The available data for Italy show that the AGENAS (Italian National Agency for Health Services) has recently produced a questionnaire for the assessment of the degree of humanization of care in Italian hospitals related to physical accessibility, livability and comfort of hospitals; welfare and organizational processes oriented to respect and to person’s specificity; care of the relationship with the patient and with the citizen; access to information, simplification and transparency. The checklist assesses the humanization level, addressed to a focus group composed by members of the hospital’s administration, doctors, nurses and voluntary associations together with citizen representatives. The study conducted in 2012 in 256 shelters spread all over the country shows that hospitals with > 800 beds obtained the best average results [44]. The most serious problems which emerged deals with respect for confidentiality, linguistic and religious specificities and foreign citizens’ reception, architectural or sensory barriers, booking arrangements, online access to clinical records, training of communication personnel, birth-analgesia. In general, the pediatric wards of hospitals received the best scores, but the analysis was not extended to all pediatric hospitals and only some relevant aspects of the humanization of pediatric care (such as procedural pain)were partly taken into account.

Still in Italy, for the subjective evaluation of the degree of perceived humanization in hospitals, the Politecnico of Milan has developed and tested, in 2014, the LpCp-tool (listening to people-to-cure people). The questionnaire, consisting of a small number of questions, still represents a suitable tool that addresses topics such as the comfort of the environments, the presence of green areas, patient involvement in the therapeutic process and security in the hospital. The most critical issues emerged in the wellness area (comfort of the environment, recreation and sports), safety, patient involvement in the therapeutic process and the physician in the design process (involvement in case of changes within the hospital environment). The results of the questionnaires administered to the staff, patients, and visitors to a general hospital in Milan with 600 beds showed divergent perceptions among the groups interviewed with a positive perception of patients about the efficiency of care received compared to the more realistic and critical view of the health operators [45]. These divergent perceptions were recently confirmed also in a pediatric setting pilot study in Campania Region using the same tool [46].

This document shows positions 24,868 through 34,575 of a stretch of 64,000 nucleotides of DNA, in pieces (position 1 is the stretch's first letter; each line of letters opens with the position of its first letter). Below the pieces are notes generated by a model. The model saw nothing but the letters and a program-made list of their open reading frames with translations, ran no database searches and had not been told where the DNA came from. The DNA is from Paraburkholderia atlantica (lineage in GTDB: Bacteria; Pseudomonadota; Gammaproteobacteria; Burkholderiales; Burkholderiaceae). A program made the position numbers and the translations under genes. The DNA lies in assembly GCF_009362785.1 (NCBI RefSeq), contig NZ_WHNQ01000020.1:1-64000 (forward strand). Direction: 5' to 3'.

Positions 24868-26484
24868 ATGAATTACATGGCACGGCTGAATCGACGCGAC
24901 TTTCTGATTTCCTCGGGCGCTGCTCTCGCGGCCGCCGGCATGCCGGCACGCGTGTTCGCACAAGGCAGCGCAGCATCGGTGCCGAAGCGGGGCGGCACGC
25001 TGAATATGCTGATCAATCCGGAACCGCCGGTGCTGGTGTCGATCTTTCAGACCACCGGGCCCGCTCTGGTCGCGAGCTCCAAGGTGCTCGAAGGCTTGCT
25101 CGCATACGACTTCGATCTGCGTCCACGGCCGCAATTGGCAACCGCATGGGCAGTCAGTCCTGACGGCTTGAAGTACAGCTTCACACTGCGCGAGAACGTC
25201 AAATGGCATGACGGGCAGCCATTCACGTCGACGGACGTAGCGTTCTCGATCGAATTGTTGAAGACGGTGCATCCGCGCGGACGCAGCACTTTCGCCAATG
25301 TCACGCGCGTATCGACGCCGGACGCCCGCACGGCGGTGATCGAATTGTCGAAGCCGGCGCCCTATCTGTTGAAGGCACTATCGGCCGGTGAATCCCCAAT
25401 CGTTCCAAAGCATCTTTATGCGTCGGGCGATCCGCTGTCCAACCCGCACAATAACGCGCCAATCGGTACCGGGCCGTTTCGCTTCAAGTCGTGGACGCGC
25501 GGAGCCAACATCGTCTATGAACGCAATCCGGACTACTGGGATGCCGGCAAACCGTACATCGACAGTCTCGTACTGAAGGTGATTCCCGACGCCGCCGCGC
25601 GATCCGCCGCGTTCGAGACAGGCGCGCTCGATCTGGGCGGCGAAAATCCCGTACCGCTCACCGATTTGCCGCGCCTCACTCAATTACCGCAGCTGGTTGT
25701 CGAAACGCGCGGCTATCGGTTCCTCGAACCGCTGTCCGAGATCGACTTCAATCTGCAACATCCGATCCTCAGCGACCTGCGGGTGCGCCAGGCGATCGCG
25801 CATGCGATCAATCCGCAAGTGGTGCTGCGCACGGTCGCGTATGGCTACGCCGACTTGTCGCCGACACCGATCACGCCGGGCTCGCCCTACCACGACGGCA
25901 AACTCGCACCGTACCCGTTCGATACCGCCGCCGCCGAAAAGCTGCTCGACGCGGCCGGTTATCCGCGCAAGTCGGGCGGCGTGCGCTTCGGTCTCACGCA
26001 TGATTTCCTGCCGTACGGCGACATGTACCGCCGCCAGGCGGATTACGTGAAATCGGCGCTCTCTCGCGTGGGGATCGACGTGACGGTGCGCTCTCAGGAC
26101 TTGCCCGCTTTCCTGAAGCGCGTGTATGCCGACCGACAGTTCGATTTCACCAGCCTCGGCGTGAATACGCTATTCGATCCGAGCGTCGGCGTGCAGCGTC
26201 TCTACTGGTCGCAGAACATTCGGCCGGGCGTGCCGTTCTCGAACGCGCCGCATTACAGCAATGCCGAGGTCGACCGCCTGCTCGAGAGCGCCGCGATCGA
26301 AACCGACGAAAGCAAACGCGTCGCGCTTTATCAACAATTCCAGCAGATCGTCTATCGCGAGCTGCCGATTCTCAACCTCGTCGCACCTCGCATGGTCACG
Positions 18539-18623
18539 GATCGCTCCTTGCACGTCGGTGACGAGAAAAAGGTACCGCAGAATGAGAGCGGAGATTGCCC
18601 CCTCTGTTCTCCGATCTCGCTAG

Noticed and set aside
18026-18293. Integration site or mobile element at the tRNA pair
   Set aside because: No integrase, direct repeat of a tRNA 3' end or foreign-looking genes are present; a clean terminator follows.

In France, since 2011, the French Ministry of Health has developed a questionnaire to assess the degree of satisfaction of patients hospitalized in health facilities that perform medical activities, surgery or midwifery. This indicator (e-SATIS) reflects the actions put in place to take care of patients: human, technical and its logistics management. Initially, questions were answered by telephone, later on (since 2015), online questionnaires have been submitted by e-mail to the patient 2 weeks after hospitalization. In 2014, 877 facilities were involved and 5900 patients contributed to the national results of evaluating the following aspects: global patient care, doctor’s attitude, patient and healthcare communication, information and comfort of the rooms. The last two areas were the most deficient. The aim is to help improve the quality of health services as near as possible to patients’ expectations [47].